Part VIII: Finally Karshi

15 -16 Dec, Sunday and Monday: Tashkent, part Two.

Tashkent. Shit. I’m still only in Tashkent.

I sleep almost straight through 10 hours this time like it was nothing, interrupted only for a few seconds when called to be reminded “you know you aren’t supposed to leave the hotel right?” ACK! Scary phone noise! “Ok.” click. Bang! Asleep again as fast as I had awoke. And there you have it, how jet lag gets you, you get out of it, stay in an airport all night, and you get it right back! Only now you know you can’t leave the hotel for any sort of entertainment. Sad Only expensive food from here on out. The next two days are a bit hazy / not really interesting, so I will not go into them very much other than to say chicks dig it when you talk Russian to them, they are surprised and flattered, and that you do it badly is irrelevant, since you are trying, and they figure anything is better than no effort or knowledge at all. And they’re pretty, too.

17 Dec, Tuesday:
Ok, it’s time for one more try to get to Karshi. Really, it all worked out fine this time. We crammed back in that teeny tiny little flying cave, which was less than about 100 meters from the terminal this time. Yes, we rode the bus. No, Leroy didn’t get off the bus in any sort of unauthorized manner this time, either. I had a good (…umm…good enough?) seat at the back this time, until they told us to have a shot at those fine seats up front, 2 feet from the cockpit door. I got hit with the door and an ass or elbow or two, but it hit me flat at least, not sharp edge on like poor Ken.

It was a pretty uneventful flight. They did serve a round or two of drinks. It seemed like the pilot couldn’t really decide what heading he wanted to take, so he did a lot of turning. We dropped down from above the clouds. However, we stayed IN the clouds. Flaps down. Still in clouds. Gear down. Still in the clouds. Hmm… That’s unusual. Still descending, and turning a lot. Hmm mmm hmm…still in the clouds.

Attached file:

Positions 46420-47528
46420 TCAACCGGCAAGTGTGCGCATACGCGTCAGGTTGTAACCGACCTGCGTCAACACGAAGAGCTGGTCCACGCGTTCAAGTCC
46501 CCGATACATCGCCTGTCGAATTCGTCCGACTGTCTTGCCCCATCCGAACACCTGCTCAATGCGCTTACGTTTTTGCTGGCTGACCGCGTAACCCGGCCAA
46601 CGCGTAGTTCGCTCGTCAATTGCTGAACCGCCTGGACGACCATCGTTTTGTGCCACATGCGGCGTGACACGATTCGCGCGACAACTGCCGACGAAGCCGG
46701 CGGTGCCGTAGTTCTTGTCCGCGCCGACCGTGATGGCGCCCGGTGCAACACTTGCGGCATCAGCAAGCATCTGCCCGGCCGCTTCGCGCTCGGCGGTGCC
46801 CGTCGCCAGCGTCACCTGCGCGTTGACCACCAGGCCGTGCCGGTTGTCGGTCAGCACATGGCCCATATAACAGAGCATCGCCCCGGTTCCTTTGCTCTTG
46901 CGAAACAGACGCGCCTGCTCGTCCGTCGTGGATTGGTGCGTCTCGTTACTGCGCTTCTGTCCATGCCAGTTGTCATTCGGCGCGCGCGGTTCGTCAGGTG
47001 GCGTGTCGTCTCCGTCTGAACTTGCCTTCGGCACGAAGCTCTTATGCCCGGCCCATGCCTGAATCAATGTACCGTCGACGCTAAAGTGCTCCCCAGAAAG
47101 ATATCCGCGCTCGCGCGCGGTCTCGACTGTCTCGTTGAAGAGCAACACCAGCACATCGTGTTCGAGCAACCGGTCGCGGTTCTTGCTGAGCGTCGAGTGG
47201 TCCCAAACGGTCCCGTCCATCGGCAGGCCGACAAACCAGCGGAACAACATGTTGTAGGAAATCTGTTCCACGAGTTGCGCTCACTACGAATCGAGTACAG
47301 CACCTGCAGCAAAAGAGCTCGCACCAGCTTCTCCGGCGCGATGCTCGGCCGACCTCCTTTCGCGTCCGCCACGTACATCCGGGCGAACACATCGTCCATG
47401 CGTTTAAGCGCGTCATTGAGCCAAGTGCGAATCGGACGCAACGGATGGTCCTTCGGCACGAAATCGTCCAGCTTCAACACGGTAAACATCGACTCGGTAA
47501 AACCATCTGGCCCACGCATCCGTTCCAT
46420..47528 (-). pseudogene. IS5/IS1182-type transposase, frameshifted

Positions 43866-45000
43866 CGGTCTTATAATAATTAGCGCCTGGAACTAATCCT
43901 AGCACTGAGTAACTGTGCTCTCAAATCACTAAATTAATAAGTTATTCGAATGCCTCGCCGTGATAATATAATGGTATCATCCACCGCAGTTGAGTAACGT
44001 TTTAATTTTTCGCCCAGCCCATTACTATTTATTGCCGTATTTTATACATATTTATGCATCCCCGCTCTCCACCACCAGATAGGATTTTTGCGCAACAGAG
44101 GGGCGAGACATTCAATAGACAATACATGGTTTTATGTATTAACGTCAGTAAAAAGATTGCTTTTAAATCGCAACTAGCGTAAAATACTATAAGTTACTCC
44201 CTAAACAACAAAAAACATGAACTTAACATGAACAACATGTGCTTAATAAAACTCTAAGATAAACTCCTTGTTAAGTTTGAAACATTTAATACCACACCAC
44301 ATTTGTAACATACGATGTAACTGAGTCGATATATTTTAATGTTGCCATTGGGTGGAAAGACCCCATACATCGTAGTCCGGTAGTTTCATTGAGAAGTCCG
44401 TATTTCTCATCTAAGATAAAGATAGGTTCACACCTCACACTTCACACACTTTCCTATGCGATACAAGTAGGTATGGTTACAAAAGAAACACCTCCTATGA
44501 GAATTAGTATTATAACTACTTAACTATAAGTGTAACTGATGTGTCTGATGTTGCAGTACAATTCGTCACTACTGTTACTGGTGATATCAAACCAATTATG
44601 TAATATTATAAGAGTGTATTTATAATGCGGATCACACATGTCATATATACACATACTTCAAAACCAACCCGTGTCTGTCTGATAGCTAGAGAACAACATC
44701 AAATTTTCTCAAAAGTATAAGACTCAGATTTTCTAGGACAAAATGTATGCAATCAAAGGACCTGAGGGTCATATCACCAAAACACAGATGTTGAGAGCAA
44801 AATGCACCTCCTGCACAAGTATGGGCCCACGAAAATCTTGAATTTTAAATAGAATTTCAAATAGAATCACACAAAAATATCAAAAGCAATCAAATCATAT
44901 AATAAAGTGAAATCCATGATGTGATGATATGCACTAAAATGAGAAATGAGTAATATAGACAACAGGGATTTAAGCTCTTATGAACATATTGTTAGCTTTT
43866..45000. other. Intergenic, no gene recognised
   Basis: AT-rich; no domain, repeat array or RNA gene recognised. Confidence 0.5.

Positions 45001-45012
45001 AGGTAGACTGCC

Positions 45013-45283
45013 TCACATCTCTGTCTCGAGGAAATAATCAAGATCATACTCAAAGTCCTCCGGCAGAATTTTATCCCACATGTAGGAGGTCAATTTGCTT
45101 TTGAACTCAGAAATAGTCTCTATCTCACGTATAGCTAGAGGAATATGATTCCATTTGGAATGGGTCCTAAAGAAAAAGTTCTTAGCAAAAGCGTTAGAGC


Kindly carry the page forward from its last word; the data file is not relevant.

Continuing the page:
I figure we were at about 250-300 ft when we finally broke the cloud layer. It was a safe landing after that, and pretty uneventful from there. We stepped off the plane, walked past the guys with the slung AK-47s, and straight through the “airport” which I now know truly only means “a place next to a runway.” It was cold. No baggage issues. There were no lights on at all, so the building was somewhat dark and poor looking.

Attila and Csilla (chilla) met us and drove us to the base. You know, I didn’t realize the humor, or the rhyme of the names until just now. As we drove along, everyone stared at us. Not out of hatred or any ill will, but simply at seeing something unusual. We looked back at them with the brightly colored clothes amongst the entire general dirty and dingy feeling of a broken down and beat up rural area. You see quite a few jackets that bear an outward resemblance to a bathrobe. Lots of areas looked like they started to build but gave up. Maybe there’s no roof, missing walls, no windows. This place is so dirt poor, compared to it Tashkent is definitely the rich big city. There were several little stands set up along the road with a hook that had some kind of large animal hung off of it, and a butcher ready to take your order.

There are three different checkpoints we go through, 2 of theirs and 1 of ours. I wouldn’t want to try and run through either of them. The Uzbek soldier for some reason looks at my ID and says “Robert Alan” and waves us through. Didn’t say a word to anyone else, just says my name. That was odd. I would just as soon him not do that.

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